Grunting tonal bursts? atmospherics? weaving sinuous melody? In his review of Eris 136199’s Peculiar Velocities, Paul Acquaro at Free Jazz describes a “masterful slice of trifurcated dialog” by turns “haunting, gracious and grating”, with tones that cut “like an exacto-blade.” He writes that, by the third track (‘Peculiar Velocities I’) of the album:
The guitars have adopted a slightly different aesthetic, using choppy, brittle sounds, they lay down a fractured soundscape replete with sonic barbs and suspended tones. Sikora finds her footing on this shifting ground and plays freely. As the track continues into ‘Peculiar Velocities II’ the fascinating part is realizing how connected the three actually are: this is not parallel play, rather it connects deep in the sub-systems. [Read the rest…]
This music does stem from a knowledge and practice of free improvisation, and can fit inside various ‘art music’ categories, but on one level to me it feels as good as any ‘noise rock’ served up by Sonic Youth, The Dead C, or any new-wave influenced beat combo who tend to attract the ‘angular’ adjective. [Read the rest…]
Having previously selected Peculiar Velocities as one of the Best of 2020, Dave Foxall writes in aJazzNoise that:
It’s mind-twisting stuff. Intensely ‘musical’ (whatever that means) and harshly jarring, gently testing Broca’s convolutions, seeking points of entry and storage, delicately inserting sounds, probing for reaction, disconcertion and delight. (i.e. It gets inside your head)….
An uncomfortable joy, a can’t-be-reproduced-in-the-laboratory combination of rare elements, a new musical alloy, an ongoing experiment, the perfect distillation of uneasy listening. [Read the rest…]
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Surprises abound on this disc from the collision of three seemingly incompatible notions of time and rhythm in [the title track] ‘Peculiar Velocities’; to ‘Sleeping Dragon’ which insistently claims to be one thing but reveals itself to be something else; to the aural love letter to No Wave that is ‘D-Loop’….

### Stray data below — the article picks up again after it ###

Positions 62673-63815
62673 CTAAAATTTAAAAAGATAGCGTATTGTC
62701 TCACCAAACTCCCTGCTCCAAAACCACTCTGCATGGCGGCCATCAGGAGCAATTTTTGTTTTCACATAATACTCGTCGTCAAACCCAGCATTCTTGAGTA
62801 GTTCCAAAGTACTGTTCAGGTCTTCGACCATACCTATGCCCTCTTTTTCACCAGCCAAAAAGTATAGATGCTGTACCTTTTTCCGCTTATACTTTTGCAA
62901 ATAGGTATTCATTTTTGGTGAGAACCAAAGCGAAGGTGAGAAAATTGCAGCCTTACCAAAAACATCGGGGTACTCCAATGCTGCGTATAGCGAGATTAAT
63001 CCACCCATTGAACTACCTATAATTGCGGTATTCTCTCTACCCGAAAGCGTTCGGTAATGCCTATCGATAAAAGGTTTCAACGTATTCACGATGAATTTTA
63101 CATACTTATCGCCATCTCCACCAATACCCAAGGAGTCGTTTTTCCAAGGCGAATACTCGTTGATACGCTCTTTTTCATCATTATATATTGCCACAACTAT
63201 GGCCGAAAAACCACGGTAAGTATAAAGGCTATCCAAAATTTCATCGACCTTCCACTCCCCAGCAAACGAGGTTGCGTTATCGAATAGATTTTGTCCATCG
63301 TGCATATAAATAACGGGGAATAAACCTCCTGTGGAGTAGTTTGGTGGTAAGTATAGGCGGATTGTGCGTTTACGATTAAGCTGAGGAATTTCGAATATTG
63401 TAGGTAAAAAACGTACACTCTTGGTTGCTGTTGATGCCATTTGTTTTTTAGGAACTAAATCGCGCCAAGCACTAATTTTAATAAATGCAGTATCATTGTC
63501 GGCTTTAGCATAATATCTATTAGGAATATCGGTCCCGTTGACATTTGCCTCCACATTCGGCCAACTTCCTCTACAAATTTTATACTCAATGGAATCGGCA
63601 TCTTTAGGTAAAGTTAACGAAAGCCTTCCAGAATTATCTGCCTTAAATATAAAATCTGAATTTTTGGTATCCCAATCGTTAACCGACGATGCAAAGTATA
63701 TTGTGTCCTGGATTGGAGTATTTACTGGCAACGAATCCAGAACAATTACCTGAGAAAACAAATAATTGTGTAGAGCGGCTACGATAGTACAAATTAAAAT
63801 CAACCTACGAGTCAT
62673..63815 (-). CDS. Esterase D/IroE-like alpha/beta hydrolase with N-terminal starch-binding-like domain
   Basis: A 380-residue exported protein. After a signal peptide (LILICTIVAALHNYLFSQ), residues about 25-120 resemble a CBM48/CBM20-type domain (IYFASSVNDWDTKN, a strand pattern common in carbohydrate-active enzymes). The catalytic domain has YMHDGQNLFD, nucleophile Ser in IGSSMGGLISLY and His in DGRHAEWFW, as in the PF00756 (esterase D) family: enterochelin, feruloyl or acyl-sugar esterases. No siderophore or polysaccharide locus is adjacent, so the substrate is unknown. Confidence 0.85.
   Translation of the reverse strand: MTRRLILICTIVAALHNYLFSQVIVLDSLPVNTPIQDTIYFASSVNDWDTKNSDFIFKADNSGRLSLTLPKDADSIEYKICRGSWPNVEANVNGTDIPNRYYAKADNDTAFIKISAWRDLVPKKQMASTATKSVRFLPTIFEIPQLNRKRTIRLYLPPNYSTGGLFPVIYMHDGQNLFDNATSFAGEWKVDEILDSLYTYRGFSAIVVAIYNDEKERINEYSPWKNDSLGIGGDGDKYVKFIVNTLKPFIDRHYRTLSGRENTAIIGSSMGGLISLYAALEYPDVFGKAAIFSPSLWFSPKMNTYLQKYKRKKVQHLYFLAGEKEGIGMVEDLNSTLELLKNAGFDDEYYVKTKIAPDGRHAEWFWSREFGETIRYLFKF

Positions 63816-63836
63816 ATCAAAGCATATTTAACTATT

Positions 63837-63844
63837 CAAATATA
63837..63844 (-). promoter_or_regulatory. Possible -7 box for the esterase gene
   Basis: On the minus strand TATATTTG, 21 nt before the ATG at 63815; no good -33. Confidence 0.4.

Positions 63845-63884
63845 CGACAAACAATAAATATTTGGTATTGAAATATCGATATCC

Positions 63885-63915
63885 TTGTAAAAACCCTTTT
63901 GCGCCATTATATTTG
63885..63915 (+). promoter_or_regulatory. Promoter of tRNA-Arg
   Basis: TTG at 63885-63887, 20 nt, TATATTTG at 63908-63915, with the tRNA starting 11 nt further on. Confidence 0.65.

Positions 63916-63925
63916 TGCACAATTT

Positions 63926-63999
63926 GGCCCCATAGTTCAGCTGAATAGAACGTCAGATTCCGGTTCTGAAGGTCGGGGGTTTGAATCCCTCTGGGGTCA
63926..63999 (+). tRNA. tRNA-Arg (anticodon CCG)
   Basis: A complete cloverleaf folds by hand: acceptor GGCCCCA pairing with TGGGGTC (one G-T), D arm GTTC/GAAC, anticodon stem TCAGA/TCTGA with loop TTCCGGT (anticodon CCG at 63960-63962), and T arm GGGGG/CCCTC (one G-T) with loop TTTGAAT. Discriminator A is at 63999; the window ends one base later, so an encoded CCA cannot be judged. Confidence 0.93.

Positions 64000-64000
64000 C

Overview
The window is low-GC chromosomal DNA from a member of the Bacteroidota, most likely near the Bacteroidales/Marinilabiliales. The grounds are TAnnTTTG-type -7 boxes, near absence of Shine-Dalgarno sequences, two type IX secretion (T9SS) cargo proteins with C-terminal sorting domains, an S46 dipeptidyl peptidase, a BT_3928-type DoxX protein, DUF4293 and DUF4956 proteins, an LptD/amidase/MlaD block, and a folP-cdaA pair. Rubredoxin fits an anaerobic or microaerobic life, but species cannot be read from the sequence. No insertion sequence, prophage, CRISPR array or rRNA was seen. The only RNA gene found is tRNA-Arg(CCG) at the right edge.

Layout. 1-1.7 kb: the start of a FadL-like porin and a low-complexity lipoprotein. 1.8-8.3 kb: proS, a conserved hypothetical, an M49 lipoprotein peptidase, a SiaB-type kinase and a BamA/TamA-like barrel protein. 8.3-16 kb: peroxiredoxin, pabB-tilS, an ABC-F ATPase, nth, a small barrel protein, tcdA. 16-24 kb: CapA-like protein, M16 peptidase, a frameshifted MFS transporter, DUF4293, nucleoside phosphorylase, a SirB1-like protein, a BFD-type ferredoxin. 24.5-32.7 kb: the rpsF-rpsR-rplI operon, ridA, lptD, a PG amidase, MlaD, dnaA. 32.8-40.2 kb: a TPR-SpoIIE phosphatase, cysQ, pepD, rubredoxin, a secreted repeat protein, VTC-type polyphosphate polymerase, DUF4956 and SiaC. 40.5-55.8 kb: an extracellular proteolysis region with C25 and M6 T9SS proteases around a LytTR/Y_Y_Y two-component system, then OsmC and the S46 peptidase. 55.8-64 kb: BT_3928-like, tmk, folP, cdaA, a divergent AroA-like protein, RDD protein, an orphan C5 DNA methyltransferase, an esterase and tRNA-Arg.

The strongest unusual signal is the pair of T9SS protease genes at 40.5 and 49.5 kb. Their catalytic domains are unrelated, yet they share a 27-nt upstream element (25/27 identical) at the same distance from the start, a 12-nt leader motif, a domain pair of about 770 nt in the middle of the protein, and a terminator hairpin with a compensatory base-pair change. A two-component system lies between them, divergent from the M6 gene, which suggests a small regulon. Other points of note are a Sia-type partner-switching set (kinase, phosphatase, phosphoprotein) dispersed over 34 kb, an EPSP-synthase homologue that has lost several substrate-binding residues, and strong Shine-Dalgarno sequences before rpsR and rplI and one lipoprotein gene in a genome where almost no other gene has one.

Moments of absolute clarity, where two of us may deliberately hit exactly the same notes, are juxtaposed by equally comfortable bursts of raging chaos and easy silences.
— From the liner notes‡
Formed in New York in 2012, Eris 136199 is the chaotic-slamming one-person rhythm section of Han-earl Park (Sirene 1009), the deep melodic intelligence and big-tenor sound of Catherine Sikora (Clockwork Mercury), and the anthems of glitch, experimentalism and riffage of Nick Didkovsky (Doctor Nerve). Recorded during the trio’s 2019 European tour, Peculiar Velocities (BAF002) is Eris 136199’s third CD, and first studio album. The album is the follow-up to the eponymous Eris 136199 (BAF001, 2018) described as “like letting an insane brain surgeon in through your ear” (aJazzNoise, Best of 2018), and Anomic Aphasia (SLAMCD 559, 2015) which was described as “a beautiful noise” (KFJC 89.7 FM).
Recorded with a lean, efficient boldness by Sean Woodlock, and mastered by Richard Scott, the album captures music that leaps from wispy, delicate webs to massive weather-beaten mountains. Recorded over just three hours in a single live room, Peculiar Velocities catches Eris 136199 between the first date of the tour at The Vortex (London) and their performance at Jazz em Agosto (Lisbon).
Insectoid ASMR glitches to powerful ballads of weight and light; gentle, languorous shimmers to startling No Wave noise; raspy double-guitar hockets to gutted, dismantled chorales.